It’s Monday, and normally that would be no reason to celebrate at all. But, this particular Monday is night ten of The Daily Beard’s 13 Beers of Halloween, and that’s more than enough reason to party! (Or have a beer, at least). Now, what beer has the pleasure of carrying us through the Monday doldrums as well as keeping this beer train rolling? It’s Sam Adams Fat Jack Double Pumpkin, a massive bottle of 8.5% ABV pumpkin ale, with one of the most fun names to say in all of beerdom. Go ahead, say it out loud. This will be my first time sampling, but I’m a big fan of Sam Adams beer, and their crusade to spread the micro love and awareness to the masses, so I’m pretty excited to get started. With that out of the way, everyone needs to drop everything, settle in, grab a bottle of your favorite brew (if you pretend we’re drinking together, it’s like I’m breaking the 4th wall!) and let’s indulge in Pumpkin Ale (Founding Father Remix).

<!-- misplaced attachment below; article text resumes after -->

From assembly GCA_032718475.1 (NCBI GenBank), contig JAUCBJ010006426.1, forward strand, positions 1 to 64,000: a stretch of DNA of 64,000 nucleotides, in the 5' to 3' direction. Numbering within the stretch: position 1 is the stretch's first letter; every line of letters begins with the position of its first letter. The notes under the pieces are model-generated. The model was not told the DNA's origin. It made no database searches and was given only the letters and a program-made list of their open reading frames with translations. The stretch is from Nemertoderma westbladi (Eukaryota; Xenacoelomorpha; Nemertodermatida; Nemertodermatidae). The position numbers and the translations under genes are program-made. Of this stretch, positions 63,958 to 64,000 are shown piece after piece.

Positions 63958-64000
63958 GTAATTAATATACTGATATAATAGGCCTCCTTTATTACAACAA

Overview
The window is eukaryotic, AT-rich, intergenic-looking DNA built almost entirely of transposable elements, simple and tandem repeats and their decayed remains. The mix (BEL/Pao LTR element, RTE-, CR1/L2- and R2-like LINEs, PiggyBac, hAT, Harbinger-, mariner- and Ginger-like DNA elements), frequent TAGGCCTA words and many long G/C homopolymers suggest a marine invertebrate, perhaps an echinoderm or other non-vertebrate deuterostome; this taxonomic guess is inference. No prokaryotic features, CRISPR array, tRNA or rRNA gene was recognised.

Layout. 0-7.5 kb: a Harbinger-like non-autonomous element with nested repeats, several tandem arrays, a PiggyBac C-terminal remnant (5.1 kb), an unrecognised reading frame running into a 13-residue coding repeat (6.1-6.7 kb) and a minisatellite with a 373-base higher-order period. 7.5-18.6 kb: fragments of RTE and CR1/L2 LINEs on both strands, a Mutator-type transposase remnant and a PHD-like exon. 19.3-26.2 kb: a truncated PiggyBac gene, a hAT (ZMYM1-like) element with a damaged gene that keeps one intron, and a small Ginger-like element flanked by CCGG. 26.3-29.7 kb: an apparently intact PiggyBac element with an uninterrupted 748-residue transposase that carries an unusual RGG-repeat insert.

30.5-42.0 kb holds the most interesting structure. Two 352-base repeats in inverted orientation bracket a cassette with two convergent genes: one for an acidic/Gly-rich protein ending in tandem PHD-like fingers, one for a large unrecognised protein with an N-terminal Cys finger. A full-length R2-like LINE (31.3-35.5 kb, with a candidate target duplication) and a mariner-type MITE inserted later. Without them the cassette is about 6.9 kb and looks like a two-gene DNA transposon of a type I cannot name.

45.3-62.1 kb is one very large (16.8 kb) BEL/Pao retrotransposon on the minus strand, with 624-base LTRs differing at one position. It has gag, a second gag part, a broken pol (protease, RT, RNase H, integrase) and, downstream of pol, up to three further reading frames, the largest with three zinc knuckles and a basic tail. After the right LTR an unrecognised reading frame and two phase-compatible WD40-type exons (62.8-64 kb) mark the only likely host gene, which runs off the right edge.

The initial aroma is a big bouquet of bread malts, fresh pumpkin, and fall spices (cinnamon, nutmeg, allspice), with a subtle hint of alcohol at the very bottom. It’s actually a fairly subdued aroma, offering up small glimpses of what’s to come while keeping an overall air of mystery over the entire thing. Letting it sit a bit reveals a layer of brown sugar that provides a sweet and slightly earthy glaze that flows over the entire aroma. I can sense that there’s more to this beer, but the only way to find out is to drink. What a great idea!